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Mayor’s ‘Summer of New York City’ to get added color with introduction of New Deal-style arts program

Mayor Bill de Blasio introduced the New York City Creative Artists Corps on Thursday, May 6, 2021. (File photo via Flickr/nycmayorsoffice)

What’s old is new again when it comes to the post-pandemic comeback of New York City.

Mayor Bill de Blasio’s roll out of his “Summer of New York City” vision continued Thursday with a public arts campaign that harkens back to one of FDR’s most artistic New Deal programs. 

The New York City Artist Corps, a new city funded arts program, will employ 1,500 artists throughout the five boroughs to create pop-up shows and public artwork, the mayor announced during his daily press briefing on May 6.

The city will fund the program, an echo of the Works Progress Administration, to the tune of $25 million, according to the mayor. 

“We want to give artists opportunity,” de Blasio said. “There are so many people who lost their jobs and need any opportunity they can get.”

Nearly two-thirds of the city’s arts and culture workforce saw their income disappear completely during the pandemic, according to a February report from State Comptroller Thomas DiNapoli. And though the Artist Corps aims to put money back into the pockets of artists and art workers, it also looks to inspire New Yorkers and bring some color to the city’s recovery. 

“We’re not only making a fiscal investment; we’re investing in our hope, we’re investing in our beauty,” said Brooklyn City Councilman Robert Cornegy. 

Though the details of the program are still only being outlined, the potential infusion of cash into the city’s art world was celebrated by cultural leaders throughout New York on Thursday. 

“This is not only going to be the ‘Summer of New York City,’ but it’s going to be the ‘Summer of the Arts,’” said Gonzalo Casals, the commissioner of the New York City Department of Cultural Affairs. 

Sade Lythcott, the CEO of The National Black Theatre, noted the often overlooked efforts and effect of the city’s artistic workforce. 

“The stories [artists] courageously tell on behalf of all of us is essential labor,” Lythcott said. “Today, the Creative Artist Corp marks a long and steady walk out of the darkness toward the light of a new day.”

Summer violence looms

NYPD Chief of Patrol Juanita HolmesNYC Mayoral Photography Unit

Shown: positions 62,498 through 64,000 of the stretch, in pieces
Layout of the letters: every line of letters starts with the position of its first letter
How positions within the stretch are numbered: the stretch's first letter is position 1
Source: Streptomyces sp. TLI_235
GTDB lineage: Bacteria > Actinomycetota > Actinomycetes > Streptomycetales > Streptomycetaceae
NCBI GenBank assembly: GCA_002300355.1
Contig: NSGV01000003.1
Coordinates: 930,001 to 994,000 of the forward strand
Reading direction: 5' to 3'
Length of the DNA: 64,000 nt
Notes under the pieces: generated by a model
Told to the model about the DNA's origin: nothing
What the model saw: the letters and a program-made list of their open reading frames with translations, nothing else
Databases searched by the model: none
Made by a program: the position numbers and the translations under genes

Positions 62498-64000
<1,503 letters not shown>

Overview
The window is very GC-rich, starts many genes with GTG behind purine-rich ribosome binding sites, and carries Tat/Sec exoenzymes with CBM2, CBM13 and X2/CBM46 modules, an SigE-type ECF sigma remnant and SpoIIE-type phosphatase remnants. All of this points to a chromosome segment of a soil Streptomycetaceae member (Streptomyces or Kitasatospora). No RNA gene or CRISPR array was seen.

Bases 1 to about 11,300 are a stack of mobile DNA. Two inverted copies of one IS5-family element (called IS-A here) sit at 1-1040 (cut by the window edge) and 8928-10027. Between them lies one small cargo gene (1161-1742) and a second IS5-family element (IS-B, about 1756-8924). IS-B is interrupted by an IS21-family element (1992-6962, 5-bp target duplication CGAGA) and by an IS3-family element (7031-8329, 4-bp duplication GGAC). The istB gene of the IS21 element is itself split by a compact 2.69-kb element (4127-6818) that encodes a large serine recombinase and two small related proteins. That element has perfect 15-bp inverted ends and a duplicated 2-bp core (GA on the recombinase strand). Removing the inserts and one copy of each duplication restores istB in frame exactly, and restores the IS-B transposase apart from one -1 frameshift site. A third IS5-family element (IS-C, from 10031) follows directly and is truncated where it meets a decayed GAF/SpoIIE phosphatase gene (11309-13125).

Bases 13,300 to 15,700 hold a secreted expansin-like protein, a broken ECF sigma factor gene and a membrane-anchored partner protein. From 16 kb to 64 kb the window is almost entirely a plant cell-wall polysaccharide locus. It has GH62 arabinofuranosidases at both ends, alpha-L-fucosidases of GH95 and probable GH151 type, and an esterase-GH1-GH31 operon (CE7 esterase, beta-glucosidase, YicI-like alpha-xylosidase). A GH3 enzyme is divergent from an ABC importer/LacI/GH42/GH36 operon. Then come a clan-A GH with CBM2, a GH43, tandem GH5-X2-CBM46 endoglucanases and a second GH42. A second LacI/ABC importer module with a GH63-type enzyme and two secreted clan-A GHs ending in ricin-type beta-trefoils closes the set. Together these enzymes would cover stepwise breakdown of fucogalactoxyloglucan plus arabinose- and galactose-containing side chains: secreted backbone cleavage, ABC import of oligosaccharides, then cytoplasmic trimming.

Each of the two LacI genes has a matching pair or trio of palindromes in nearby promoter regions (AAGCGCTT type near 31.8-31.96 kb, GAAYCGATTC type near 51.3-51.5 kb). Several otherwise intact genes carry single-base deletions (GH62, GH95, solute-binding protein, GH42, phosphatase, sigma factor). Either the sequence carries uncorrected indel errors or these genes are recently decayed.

An essential part of de Blasio’s “Summer of New York City” vision includes a reduction in gun violence, which has seen a steady increase since the start of the pandemic. 

On Wednesday, the NYPD released its April crime numbers, which showed a staggering 30% rise in the overall crime index and, most alarmingly, a 166% rise in shooting incidents when compared to April 2020. 

However, as shooting incidents rose, so too have the number of gun arrests – though not nearly at the same clip as the rise of shootings. Last month, the NYPD made 223 gun arrests citywide, a 3.7% increase compared to April 2020. 

Despite the increase in shootings, Hizzoner refrained from painting the city as one descending into chaos. 

“There’s a very small number of people committing the acts of violence,” he said. “It’s a few thousand people who cause the most problems.”

As part of their efforts, de Blasio and NYPD Chief of Patrol Juanita Holmes laid out a plan Thursday to get guns off the street through precision policing, the expansion of the shot spotter program, the reallocation of 200 officers on administrative duty to patrol roles and other programs. 

“It should have a tremendous impact on crimes in our city,” Holmes said.

For the naysayers – including Governor Andrew Cuomo, who de Blasio admonished Thursday for scaring New Yorkers away from the subway system – the mayor had one message. 

“Anyone who doesn’t believe in New York, you don’t know what the hell you’re talking about,” the mayor said. “We have a secret ingredient and it’s called New Yorkers. So get ready for the greatest comeback in history.”

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